As a writer, the tension Barbie create is pure gold. Contemporary poets are all over it and have been for many years — taking everything that comes with this cultural icon and making it their own.
Heavy and beautiful. That’s my 3-word review of the anthology. It’s a thick volume full of gorgeous work, including poetry, criticism, cross-disciplinary texts and visual art. But “heavy and beautiful” also works for the challenges and themes the book aims to tackle.
As an invitation for you to give them a chance — as a reader and/or writer — I thought I’d share examples of inventive poetry forms, along with some of what I’ve learned by digging into these wild, wonderful poems.
LOVE LETTER TO WHO OWNS THE HEAVENS by COREY VAN LANDINGHAM / I’m grateful for art that sits with us in these times. Some of it consoles and gives hope, and that can be nice. But I’m just as grateful for art that continues to provoke, that insists on further interrogation, like Love Letter to Who Owns the Heavens by Corey Van Landingham.
Megan Culhane Galbraith’s memoir The Guild of the Infant Savior starts with “the first woman on Earth,” Adam’s rib, serpent, apple. And it’s important to start my response to the memoir with the context of Eve, as well, including and especially the questions the archetype raises about the shaming and blaming of women, about who gets to tell a story and from what angle.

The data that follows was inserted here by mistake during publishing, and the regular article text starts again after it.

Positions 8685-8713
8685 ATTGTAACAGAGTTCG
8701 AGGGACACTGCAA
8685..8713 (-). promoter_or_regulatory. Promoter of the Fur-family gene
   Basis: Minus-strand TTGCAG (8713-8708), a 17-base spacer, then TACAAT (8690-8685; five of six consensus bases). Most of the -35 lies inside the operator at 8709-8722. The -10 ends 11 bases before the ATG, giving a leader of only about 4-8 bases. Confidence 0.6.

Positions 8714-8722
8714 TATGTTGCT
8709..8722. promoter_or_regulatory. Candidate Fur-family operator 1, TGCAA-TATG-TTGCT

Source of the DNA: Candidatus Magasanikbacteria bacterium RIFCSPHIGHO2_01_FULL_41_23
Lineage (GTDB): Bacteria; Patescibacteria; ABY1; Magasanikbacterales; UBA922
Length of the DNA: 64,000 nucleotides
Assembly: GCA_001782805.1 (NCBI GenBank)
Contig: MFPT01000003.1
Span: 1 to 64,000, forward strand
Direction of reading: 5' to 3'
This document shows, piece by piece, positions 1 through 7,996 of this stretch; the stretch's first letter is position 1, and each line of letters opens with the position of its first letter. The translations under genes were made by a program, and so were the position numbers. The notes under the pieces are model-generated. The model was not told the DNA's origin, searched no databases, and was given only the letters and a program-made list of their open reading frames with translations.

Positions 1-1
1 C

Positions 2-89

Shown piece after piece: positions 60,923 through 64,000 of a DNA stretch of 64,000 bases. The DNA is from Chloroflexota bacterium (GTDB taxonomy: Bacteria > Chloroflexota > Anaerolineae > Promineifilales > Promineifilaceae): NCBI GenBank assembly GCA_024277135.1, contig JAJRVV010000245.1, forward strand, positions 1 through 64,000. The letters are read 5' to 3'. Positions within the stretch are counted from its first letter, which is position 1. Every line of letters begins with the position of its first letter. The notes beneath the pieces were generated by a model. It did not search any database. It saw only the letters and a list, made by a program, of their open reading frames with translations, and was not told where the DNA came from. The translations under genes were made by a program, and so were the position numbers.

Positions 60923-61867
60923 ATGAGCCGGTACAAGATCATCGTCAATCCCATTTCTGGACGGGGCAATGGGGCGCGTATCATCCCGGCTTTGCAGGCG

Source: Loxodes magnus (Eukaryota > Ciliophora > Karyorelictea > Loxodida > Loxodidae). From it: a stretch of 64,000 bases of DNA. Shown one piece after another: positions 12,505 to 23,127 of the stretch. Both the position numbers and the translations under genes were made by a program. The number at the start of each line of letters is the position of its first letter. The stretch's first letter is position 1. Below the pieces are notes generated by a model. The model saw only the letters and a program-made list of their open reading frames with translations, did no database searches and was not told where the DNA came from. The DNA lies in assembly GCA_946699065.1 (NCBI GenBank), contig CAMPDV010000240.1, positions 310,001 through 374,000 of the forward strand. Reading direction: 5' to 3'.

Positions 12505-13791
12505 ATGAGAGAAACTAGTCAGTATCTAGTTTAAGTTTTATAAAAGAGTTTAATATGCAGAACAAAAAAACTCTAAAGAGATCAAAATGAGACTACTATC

I fall in love with some detail at each house: a cluster of dwarfs like my mom painted one year in a ceramics class; a blue canoe, upside down; children’s drawings in a front window, including a crayon portrait of a cat named Serenity. Think I can get away with that in a poem?
WE by SARAH FRELIGH / Much has to do with sex. The adventures of it. Its hazards and manipulations. Parts that entice us. Parts that repel us. How we see ourselves inside it. How others see us in it. And if they can see us outside it.